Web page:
Research projects

Is acculturation the nexus between chronic physical disease and depression and anxiety in a culturally and linguistically diverse (CALD) population?

Principal researchers

Suresh Sundram3
Anastasia Hutchinson1
Marnie Graco1
Rita Wong1
Vicki Lawlor1
Chrissie Risteski1
Tshepo Rasekaba1
Anne-Marie Daw2
Dianne Duncombe2


Northern Health and the University of Melbourne, Department of Medicine:
1 Northern Clinical Research Centre
2 Northern Alliance-Hospital Admission Risk program
3 Northern Psychiatry Research Centre



Award type

Beyond Blue Victorian Centre of Excellence

Project completion year


Project brief

The prevalence of chronic medical conditions such as diabetes, chronic heart failure and chronic respiratory diseases is high, and is increasing in Australia and other Western countries. These chronic conditions have been found to be associated with increased rates of anxiety and depression.

Co-morbid depression and anxiety with chronic physical disease is associated with poor self-care behaviours, higher somatic symptom severity, greater functional impairment, increased medical utilisation and costs, and higher morbidity and mortality. Chronic medical conditions and anxiety and depression are common in older migrant populations; however it is not known whether migration-specific factors influence this relationship or whether it is similar to the mainstream population.

This research project investigated whether there is a link between acculturation and anxiety and depression in people with chronic physical conditions. Acculturation can be defined as the extent to which a minority (here migrant) culture assimilates the values of the majority (host) culture.

The primary aim of this study is to determine the influence of acculturation on symptoms of depression and anxiety in a chronic physical disease population. It is well established that chronic physical illness is associated with an increased risk of depressive symptoms and disorders. Strong evidence indicates that interventions to manage depression are effective in people with multiple chronic diseases. Despite this overwhelming evidence, these disorders are frequently under-diagnosed and under-treated in people with chronic disease.

Key findings

Results of the research indicate that for those in a CALD population who identify with another culture, social networks and support from their culture of origin are an important protective factor against developing anxiety. Individuals whose primary language and education is in a language other than English may have lower levels of acculturation with Australian society and have an increased risk of developing depression.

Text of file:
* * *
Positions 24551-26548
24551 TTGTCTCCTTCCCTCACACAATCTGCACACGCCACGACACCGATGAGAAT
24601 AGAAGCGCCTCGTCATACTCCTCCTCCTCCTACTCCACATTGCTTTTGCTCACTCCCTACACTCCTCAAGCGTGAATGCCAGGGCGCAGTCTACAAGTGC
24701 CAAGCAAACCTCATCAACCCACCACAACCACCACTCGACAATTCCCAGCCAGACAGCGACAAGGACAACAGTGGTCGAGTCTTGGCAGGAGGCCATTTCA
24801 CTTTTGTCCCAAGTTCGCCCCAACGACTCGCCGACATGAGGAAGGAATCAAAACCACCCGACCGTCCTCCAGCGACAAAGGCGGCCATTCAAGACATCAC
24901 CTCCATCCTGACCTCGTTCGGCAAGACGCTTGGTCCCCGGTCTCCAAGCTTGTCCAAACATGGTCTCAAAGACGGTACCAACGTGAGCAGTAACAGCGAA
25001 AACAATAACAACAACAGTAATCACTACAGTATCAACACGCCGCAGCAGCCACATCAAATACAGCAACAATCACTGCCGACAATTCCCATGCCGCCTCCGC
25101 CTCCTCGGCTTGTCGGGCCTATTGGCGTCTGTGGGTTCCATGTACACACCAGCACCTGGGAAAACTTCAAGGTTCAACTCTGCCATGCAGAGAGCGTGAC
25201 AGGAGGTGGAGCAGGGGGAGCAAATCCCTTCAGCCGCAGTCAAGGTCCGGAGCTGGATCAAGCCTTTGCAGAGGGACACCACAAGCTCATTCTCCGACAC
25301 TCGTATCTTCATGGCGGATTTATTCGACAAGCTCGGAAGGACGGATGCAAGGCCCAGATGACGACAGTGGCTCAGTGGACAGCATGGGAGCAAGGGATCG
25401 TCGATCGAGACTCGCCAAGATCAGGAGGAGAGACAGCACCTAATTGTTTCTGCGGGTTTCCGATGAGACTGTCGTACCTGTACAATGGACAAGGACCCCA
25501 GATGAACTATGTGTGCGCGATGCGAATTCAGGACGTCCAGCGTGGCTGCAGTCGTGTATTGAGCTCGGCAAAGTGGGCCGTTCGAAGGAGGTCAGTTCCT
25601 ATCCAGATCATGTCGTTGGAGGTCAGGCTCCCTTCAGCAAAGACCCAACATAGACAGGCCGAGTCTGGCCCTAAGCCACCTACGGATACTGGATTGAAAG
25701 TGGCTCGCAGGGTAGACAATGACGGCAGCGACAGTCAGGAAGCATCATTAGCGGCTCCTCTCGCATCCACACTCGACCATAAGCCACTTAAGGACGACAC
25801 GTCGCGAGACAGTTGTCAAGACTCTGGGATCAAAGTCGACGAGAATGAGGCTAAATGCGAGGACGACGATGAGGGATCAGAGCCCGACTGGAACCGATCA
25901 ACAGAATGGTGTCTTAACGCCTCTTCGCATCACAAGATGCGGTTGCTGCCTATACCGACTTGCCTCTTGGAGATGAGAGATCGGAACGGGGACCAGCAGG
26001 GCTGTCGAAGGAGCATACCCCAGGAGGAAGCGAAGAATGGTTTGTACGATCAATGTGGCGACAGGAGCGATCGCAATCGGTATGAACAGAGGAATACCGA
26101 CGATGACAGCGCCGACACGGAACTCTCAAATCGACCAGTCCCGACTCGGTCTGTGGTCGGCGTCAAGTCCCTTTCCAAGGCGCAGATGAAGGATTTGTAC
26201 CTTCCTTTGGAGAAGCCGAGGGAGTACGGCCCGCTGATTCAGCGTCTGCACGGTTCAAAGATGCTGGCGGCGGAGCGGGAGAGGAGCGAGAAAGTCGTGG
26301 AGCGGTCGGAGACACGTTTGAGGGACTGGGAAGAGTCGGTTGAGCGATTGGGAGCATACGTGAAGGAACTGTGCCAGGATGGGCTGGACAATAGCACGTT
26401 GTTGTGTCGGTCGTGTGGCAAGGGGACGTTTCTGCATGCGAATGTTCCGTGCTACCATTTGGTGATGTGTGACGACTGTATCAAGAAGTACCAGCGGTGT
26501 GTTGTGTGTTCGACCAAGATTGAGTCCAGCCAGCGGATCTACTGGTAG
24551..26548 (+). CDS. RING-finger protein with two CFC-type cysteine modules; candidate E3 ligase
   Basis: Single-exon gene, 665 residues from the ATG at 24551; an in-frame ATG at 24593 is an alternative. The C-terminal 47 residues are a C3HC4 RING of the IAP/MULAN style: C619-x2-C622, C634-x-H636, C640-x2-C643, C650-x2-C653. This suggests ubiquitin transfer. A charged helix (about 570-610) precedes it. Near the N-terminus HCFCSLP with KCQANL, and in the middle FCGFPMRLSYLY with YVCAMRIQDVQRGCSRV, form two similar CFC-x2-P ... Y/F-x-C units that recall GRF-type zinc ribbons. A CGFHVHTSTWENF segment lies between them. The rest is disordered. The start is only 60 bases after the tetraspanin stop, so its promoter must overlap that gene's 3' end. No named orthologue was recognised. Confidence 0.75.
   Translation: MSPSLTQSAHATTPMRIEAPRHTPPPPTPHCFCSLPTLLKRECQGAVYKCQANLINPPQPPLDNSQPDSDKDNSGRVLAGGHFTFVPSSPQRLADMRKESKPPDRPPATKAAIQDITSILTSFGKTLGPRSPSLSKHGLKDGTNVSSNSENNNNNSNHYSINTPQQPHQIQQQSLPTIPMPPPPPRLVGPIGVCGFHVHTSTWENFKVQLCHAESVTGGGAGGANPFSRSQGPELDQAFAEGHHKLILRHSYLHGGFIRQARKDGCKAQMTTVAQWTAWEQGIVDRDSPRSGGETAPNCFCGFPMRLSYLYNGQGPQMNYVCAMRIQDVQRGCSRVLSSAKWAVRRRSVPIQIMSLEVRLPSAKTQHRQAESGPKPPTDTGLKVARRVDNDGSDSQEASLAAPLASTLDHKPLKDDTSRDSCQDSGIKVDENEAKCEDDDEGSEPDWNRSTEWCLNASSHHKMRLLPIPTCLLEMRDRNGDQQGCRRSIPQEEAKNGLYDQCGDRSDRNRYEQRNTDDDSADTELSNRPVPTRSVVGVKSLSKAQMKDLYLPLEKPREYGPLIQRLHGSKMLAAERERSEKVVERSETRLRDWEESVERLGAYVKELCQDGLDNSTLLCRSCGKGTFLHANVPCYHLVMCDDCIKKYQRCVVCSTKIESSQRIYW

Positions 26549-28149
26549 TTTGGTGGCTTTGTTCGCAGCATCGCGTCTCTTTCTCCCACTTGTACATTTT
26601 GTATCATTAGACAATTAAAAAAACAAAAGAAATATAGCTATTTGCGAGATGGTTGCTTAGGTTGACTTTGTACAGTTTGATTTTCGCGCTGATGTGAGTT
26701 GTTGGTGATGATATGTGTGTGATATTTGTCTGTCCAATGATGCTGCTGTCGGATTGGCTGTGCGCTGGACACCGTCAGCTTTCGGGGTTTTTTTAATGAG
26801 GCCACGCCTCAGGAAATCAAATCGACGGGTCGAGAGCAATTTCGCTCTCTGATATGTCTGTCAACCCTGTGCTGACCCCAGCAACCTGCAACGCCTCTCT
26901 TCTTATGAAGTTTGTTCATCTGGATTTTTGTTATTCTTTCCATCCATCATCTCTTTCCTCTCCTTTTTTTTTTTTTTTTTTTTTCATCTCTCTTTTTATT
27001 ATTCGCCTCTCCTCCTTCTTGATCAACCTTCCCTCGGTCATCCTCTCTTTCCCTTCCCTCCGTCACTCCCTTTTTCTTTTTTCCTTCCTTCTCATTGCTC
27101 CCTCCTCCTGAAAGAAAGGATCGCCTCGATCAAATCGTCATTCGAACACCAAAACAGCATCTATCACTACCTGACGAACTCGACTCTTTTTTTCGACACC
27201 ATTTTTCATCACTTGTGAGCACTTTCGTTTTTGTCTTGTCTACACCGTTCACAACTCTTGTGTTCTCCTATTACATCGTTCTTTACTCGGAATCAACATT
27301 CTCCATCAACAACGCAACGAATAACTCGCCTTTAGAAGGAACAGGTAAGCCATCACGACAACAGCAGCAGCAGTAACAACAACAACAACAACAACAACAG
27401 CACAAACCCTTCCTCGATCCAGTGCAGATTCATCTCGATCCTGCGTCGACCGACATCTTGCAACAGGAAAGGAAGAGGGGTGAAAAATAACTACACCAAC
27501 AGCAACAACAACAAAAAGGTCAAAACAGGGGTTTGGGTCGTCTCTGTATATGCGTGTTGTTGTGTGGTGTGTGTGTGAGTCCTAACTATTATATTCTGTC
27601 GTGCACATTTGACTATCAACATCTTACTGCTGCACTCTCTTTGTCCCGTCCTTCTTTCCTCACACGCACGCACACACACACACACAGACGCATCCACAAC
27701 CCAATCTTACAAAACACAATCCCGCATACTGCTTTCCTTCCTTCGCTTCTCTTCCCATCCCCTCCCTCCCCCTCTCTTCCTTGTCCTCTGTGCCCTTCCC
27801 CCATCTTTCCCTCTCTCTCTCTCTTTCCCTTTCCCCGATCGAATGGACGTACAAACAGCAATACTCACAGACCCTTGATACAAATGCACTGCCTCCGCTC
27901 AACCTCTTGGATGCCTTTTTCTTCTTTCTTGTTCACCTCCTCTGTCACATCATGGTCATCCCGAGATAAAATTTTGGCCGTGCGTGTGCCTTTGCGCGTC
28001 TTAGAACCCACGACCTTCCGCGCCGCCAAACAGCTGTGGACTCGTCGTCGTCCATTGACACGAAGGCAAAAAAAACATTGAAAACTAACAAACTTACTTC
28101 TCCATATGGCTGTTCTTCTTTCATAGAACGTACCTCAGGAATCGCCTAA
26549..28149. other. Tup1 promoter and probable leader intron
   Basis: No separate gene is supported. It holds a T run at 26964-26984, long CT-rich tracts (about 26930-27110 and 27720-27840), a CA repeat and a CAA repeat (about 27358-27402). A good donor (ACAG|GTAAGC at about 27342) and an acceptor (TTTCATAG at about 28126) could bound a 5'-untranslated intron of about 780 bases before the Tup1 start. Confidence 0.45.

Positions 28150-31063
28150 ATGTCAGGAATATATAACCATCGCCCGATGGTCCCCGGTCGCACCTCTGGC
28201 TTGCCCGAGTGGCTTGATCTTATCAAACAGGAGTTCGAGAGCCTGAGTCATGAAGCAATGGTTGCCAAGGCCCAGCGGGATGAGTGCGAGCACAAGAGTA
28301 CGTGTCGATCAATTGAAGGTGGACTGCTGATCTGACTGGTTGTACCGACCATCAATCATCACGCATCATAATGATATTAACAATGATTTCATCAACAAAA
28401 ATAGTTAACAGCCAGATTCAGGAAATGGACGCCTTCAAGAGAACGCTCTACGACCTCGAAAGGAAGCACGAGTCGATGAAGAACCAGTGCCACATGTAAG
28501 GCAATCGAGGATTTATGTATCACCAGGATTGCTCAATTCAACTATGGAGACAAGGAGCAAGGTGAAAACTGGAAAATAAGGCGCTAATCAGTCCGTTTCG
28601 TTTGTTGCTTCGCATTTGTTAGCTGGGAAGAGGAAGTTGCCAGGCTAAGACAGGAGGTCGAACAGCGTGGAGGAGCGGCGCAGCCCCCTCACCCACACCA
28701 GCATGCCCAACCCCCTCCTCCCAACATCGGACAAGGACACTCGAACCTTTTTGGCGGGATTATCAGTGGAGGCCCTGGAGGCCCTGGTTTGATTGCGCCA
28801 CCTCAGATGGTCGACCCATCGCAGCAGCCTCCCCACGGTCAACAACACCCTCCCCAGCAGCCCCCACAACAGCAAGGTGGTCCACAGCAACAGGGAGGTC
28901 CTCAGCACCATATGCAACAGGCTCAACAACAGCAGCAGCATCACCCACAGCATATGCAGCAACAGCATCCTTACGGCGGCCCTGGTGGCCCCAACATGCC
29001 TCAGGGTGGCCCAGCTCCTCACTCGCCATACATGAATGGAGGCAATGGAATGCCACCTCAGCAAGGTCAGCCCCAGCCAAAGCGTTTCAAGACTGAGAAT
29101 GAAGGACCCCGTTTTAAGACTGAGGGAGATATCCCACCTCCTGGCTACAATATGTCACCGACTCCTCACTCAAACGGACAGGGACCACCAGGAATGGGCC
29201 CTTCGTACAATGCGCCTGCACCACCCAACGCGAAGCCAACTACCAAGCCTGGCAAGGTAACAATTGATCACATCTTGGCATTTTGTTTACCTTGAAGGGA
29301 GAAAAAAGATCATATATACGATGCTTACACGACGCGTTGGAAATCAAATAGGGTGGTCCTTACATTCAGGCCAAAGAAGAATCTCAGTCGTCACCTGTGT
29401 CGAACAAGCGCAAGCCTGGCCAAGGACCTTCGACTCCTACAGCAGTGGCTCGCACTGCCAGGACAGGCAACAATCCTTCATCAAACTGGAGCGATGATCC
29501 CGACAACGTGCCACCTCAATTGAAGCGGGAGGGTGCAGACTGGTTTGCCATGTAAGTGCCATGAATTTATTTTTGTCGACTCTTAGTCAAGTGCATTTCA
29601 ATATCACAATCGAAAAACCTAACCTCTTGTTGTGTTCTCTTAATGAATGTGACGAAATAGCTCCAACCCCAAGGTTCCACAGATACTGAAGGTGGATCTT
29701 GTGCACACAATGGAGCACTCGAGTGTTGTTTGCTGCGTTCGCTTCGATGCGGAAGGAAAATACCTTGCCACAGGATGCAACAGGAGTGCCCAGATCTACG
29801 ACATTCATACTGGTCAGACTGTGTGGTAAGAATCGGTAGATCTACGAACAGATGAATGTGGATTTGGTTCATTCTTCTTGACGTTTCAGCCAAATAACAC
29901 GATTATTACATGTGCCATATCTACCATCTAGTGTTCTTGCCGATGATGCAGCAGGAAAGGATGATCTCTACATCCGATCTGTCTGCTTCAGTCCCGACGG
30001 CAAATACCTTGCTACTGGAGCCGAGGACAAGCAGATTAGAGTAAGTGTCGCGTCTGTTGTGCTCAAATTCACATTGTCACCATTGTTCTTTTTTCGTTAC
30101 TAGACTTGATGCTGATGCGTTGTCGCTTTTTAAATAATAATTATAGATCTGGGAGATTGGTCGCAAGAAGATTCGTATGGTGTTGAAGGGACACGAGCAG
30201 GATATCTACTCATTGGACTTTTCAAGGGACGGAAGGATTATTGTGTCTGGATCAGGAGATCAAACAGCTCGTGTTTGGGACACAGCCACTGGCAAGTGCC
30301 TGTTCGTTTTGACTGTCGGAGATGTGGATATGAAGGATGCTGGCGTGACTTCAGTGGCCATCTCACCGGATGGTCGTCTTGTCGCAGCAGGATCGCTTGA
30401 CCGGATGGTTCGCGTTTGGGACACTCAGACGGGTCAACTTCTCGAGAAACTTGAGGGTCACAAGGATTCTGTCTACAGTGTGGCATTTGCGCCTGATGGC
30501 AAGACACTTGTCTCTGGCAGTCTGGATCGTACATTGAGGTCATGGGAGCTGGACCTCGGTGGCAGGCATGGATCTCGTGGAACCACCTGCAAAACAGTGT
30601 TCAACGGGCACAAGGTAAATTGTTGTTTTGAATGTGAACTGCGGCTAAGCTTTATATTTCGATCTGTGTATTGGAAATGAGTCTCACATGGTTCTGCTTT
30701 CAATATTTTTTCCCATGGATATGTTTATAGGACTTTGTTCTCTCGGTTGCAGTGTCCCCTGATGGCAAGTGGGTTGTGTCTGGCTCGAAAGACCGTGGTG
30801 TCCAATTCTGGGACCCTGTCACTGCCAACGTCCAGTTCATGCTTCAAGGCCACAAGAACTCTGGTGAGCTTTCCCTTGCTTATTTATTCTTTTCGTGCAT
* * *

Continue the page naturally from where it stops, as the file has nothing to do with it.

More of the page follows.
This project has established that factors associated with lower levels of acculturation (lower English language proficiency) do influence the prevalence of depression in patients from culturally and linguistically diverse backgrounds. In contrast, higher levels of social engagement with their culture of origin were associated with a decreased risk of anxiety symptoms. In this population with moderate to severe chronic disease, disease type and severity were also important factors that influenced the risk of developing depression; this study found that a diagnosis of chronic obstructive pulmonary disease (COPD) was associated with higher odds of depression than a diagnosis of cardiovascular disease or diabetes. This finding probably reflects the higher levels of functional impairment and symptom severity in the group with COPD.

Implications for policy and practice

The high prevalence of symptoms and anxiety and depression amongst individuals from CALD backgrounds with chronic disease means that screening should become a routine part of clinical care for chronic disease management programs based in both primary and secondary care.

Further research is required to establish which approaches to management of anxiety and depression are most acceptable to individuals from CALD backgrounds.

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